(Oct. 1964) Meanwhile, in North India, there was a severe drought and thousands of poor people were starving. The newspapers were full of descriptions of their plight. In the hall each morning, after attending to the correspondence and pending matters, and if there was time, Baba would state, “Now let’s have some bogus news,” meaning Eruch should read out the headlines or some interesting article from the newspapers.
When Bhau heard about the drought, he thought about those starving and felt helpless about doing anything to relieve the terrible suffering. One day, he read that a well-known industrialist had opened free kitchens and was supplying food to many of the poor. He felt happy about reading this news, and the article was also read to Baba. In reaction, Bhau thought: “Here is an example of true selfless service. It is good that God has given this man wealth because he uses it for the benefit of others.”
The same night when he was with Baba, pressing his feet, all of a sudden the thought of the industrialist came into his mind. Again he started thinking what a wonderful man he must be and how generous. Baba suddenly asked, “What are you thinking?”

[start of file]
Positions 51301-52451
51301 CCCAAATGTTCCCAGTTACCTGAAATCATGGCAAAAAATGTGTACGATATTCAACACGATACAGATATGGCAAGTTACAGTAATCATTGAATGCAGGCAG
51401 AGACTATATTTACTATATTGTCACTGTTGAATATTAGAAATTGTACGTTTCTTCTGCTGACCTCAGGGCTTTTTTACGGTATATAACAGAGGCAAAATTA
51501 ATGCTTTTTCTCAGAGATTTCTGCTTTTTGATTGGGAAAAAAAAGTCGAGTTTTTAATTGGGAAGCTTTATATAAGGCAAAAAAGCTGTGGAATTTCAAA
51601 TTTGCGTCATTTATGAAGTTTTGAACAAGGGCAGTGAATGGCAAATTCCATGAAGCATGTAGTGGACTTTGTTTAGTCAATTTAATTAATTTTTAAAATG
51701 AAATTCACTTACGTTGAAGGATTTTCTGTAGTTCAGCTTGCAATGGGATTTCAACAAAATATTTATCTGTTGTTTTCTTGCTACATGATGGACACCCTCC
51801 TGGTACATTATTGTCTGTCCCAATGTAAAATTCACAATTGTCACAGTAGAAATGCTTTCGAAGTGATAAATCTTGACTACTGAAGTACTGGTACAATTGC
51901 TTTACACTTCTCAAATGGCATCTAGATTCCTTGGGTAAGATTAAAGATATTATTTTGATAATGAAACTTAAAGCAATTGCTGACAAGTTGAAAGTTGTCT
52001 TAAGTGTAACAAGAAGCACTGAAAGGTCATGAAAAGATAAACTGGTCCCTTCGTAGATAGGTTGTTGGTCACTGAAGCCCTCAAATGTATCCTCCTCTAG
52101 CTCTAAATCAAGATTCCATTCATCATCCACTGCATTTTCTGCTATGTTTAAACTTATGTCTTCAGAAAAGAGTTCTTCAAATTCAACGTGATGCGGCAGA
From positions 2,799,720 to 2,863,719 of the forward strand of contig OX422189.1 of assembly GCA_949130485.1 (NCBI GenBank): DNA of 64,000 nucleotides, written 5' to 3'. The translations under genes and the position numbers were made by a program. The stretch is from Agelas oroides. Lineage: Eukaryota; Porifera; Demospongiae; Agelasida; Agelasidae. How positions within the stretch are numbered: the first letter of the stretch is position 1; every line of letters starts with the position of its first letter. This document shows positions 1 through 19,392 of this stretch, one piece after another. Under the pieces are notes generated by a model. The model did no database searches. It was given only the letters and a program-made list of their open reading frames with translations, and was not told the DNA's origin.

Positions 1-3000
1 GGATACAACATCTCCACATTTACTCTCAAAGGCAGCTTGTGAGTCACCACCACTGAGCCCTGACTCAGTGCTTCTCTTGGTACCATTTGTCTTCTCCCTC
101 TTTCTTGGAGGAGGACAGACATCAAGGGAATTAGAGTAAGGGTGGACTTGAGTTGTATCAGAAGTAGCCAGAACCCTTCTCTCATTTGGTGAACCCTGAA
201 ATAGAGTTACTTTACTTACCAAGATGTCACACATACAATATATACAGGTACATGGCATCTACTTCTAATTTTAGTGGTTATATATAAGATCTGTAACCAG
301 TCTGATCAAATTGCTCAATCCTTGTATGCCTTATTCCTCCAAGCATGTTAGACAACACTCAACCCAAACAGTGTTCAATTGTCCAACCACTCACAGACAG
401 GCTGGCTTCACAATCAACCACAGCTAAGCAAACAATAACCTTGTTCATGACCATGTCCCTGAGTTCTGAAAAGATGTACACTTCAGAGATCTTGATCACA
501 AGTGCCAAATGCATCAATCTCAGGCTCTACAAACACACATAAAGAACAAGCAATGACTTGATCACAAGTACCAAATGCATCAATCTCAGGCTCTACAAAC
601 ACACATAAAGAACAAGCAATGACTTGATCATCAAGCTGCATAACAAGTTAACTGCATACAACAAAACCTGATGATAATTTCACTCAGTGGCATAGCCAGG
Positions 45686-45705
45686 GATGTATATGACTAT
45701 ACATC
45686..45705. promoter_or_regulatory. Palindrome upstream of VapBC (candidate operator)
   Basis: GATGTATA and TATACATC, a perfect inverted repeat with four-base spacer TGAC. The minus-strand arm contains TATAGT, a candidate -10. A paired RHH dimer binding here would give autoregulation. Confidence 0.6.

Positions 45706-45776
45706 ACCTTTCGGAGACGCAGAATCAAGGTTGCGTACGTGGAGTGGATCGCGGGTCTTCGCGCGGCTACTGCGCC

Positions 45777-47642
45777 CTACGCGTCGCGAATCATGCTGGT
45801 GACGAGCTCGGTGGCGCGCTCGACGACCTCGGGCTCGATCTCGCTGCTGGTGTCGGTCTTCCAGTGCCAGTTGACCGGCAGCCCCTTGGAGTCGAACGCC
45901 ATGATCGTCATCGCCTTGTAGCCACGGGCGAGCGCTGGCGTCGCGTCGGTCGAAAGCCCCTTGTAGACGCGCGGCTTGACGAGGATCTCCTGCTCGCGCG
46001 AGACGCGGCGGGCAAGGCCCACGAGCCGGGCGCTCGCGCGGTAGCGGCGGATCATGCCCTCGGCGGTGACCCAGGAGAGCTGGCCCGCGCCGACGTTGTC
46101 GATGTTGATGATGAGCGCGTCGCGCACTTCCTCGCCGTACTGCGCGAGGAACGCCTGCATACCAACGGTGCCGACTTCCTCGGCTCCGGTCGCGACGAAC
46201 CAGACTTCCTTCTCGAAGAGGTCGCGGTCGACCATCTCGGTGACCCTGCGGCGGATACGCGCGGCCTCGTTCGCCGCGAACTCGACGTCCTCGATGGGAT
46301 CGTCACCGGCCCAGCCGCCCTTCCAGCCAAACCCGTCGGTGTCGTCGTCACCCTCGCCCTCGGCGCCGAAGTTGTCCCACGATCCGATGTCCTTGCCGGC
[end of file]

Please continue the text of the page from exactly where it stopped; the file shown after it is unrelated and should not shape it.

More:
As usual Bhau said, “Nothing.”
Baba persisted, “Tell me the truth.”
So Bhau revealed his thoughts – about the plight of the poor in northern India, the selflessness of the rich businessman who had opened free kitchens, and so forth. In response, Baba commented, “He is not doing selfless service; he is doing most selfish service! Though what he is doing is good.”
Bhau was shocked, and Baba explained, “Behind his ‘service’ is a selfish motive – he is doing this for the sake of name and fame, to get his photograph and name in the newspapers. He wants to become popular; he wants people to think that he is kind and generous. He also wants the government to see that he is giving so much money in charity, for which he can claim a tax exemption.
“But here you are. You are serving me with all love, without any motive. The whole universe is in me. That capitalist, even if he becomes truly selfless, can never serve the whole universe. So there is a world of difference between his service and yours. Through me you are serving the whole universe.”
Although Bhau was thirty-eight years old at this time, he was rather inexperienced and naïve in the ways of the worldly-minded.
Lord Meher, American ed., Bhau Kalchuri, Vol. 19, p. 6280.